Just Sayin’: Today’s politics are harming us – The San Diego Union-Tribune

Regardless of our political inclination, it’s clear that extremism is dominating policy making. Our feelings are so strong that there is no room for other views. With no interest in negotiation or compromise in our legislative bodies, the power brokers often shut the door to discussion even within the party group.

Voters and legislators are positive that their positions represent what is best for the people. The problem is “what people.” The problem is that no one seems to consider the “other people.” It’s like a war, or a sporting event, where there are winners and losers.

Does anyone care about the people on the other side? Does anyone look at a policy and ask “how does this create harm and to whom?” Does anyone think to look at ways to mitigate that pending harm? Is winning at any cost a worthy strategy for a caring nation?

The Founding Fathers, in designing a Constitution of/by/for the people, struggled with many of the very issues that we face today. By frank and open discussion, they carefully considered the ramification of their positions. They knew that they could not resolve all the underlying differences. Large states vs. small. Slave states vs. Free. Agriculture vs. Industrial. States Rights vs. Federalism.

Had each delegate fought for everything that he wanted, we would still be governed by the Articles of Confederation — readily acknowledged to be wholly inadequate for a democratic republic. But they asked the hard questions. They bent where they had to, for the sake of the nation and the common good. Most of them accepted being beaten down on some preferred positions, realizing the importance of the gift that they were about to bestow on an emerging, diverse nation.

Today, 236 years later, this experiment in democracy has weathered internal and external attacks, and stands as a shining light in the face of growing totalitarianism and intolerance of diversity. However, the greatest tests to sustaining this democracy are now before us. We face a crippling intolerance of ideas, philosophies and needs that are not in line with our own. We are building silos of communication sources that ensure that these differences are filtered out of our hearing. We willingly succumb to propositions that are not supported by reality.

Today’s “my way or the highway” mentality rejects the aim of serving the common good, but rather willingly inflicts harm upon any excluded group. It is quite clear that our legislating bodies, at all levels, have fallen into this trap — to win at all costs — without consideration of the harm inflicted upon the “losers.”

How have we lost the promise to be a nation for all? Do we actually have a government “of the people, by the people, for the people?” Can we still rightfully call ourselves the ”United States?”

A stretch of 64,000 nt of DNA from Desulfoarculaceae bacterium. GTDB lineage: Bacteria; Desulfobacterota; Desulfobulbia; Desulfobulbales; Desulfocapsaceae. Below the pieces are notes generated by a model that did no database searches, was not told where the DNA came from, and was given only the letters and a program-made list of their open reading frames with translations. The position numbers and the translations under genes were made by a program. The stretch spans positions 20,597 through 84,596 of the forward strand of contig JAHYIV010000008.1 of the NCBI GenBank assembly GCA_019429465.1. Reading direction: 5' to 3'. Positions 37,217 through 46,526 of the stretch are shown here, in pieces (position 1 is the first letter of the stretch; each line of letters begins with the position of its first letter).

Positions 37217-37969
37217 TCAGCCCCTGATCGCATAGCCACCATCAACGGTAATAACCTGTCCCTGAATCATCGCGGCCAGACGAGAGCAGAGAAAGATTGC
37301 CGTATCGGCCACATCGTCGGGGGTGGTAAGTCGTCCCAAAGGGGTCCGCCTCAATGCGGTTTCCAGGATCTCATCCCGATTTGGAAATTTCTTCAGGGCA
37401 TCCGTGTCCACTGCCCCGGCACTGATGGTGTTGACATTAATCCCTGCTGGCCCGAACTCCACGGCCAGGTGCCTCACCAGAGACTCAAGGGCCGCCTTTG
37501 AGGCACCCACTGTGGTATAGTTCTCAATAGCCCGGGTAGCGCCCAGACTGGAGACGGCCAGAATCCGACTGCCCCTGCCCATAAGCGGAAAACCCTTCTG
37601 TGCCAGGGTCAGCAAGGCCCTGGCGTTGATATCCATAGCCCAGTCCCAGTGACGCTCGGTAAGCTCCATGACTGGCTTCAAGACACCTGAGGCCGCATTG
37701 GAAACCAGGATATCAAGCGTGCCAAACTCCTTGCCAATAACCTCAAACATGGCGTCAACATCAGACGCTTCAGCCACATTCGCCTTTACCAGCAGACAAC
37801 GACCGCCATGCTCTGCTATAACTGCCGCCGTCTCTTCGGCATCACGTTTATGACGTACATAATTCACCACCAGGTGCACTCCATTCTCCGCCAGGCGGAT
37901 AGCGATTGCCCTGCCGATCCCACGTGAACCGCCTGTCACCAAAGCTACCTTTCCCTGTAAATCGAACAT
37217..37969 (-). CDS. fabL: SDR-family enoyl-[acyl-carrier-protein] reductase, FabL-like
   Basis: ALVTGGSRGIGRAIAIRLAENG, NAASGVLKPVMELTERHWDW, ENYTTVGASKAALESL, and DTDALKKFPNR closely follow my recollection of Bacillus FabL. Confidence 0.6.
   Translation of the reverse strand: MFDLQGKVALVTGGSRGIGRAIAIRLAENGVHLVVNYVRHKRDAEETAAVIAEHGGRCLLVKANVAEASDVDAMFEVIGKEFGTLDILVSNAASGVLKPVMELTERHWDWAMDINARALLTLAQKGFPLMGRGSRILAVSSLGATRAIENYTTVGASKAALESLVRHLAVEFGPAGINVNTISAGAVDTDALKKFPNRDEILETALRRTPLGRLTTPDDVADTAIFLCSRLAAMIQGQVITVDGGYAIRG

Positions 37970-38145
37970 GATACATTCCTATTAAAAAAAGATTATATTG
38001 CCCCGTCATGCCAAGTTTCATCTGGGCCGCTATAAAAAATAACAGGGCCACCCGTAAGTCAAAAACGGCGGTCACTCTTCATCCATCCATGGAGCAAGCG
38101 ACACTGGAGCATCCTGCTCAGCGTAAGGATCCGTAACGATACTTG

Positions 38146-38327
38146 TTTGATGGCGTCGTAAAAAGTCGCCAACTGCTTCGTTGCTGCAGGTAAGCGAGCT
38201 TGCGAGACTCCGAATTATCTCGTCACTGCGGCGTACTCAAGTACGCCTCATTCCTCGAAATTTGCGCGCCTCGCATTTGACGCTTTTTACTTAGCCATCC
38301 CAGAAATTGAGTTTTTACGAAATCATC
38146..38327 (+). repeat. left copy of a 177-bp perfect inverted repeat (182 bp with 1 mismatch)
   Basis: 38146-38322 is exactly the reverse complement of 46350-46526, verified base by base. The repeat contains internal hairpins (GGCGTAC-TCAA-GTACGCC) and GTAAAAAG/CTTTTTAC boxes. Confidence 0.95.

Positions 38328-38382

Surely, the differences between us are not new. The challenges to bridge the divide go back well before the exodus from foreign lands where justice and inclusion were not written into law. But, some time ago, we pledged to be a nation that would bridge this divide. That dedication has dissolved into petty politics and personal vendettas. Lost is the obligation to serve the common good and to do no harm.

As I peruse my extensive news sources, I see this at all levels of government, and by all political persuasions. The Speaker of the House is threatened with expulsion by his own party if he does not support the extreme right. The California Legislature spews out bill after bill that impose policies that are well out of reach of the localities and are insensitive to the needs and rights of the locals. The San Diego Association of Governments (SANDAG) insists on using a weighted voting model that mutes the voices of the smaller communities.

The current tendency toward animus and inaction is harmful in two ways. Narrow-minded selfish legislation leaves large segments of the population in a losing position. Worse yet, is the failure to make any progress on burning issues, bringing harm to the greater masses.

A key goal of politics is to promote reciprocal concessions. Our compulsive roadblock on social issues diverts energy and resources from critical issues such as poverty, homelessness, immigration, etc. This, too, is harmful.

It’s all about who can muster the power to impose their will. It’s politics at its worst. Frankly, I’m at a loss for how to climb out of this crevasse. I’d like to say that we ignore party preferences and support candidates who would pledge to support policies that are based on debate and compromise. Policies that promise to do no harm and to support the common good. But that would apparently be like swimming upstream during a flood.

As a nation of elected executives and legislators, of a strong judiciary, and an empowered voting public, it is imperative that we work to resist the natural inclination to defend one’s position at all costs. We need to recognize and accept the value of mutually achieved accommodations — to acknowledge that compromise need not be thought of as capitulation.

We are at an inflection point. Unless we are ready to accept a totalitarian leadership with widespread exclusion of the masses (that means us), we must, with pen and ballot, exercise the power granted by the Constitution to promote candidates who would break the deadlock and commit to a platform based on justice and inclusion. A platform to support the common good and to do no harm.

A Rancho Bernardo resident, Levine is a retired project management consultant and the author of three books on the subject.

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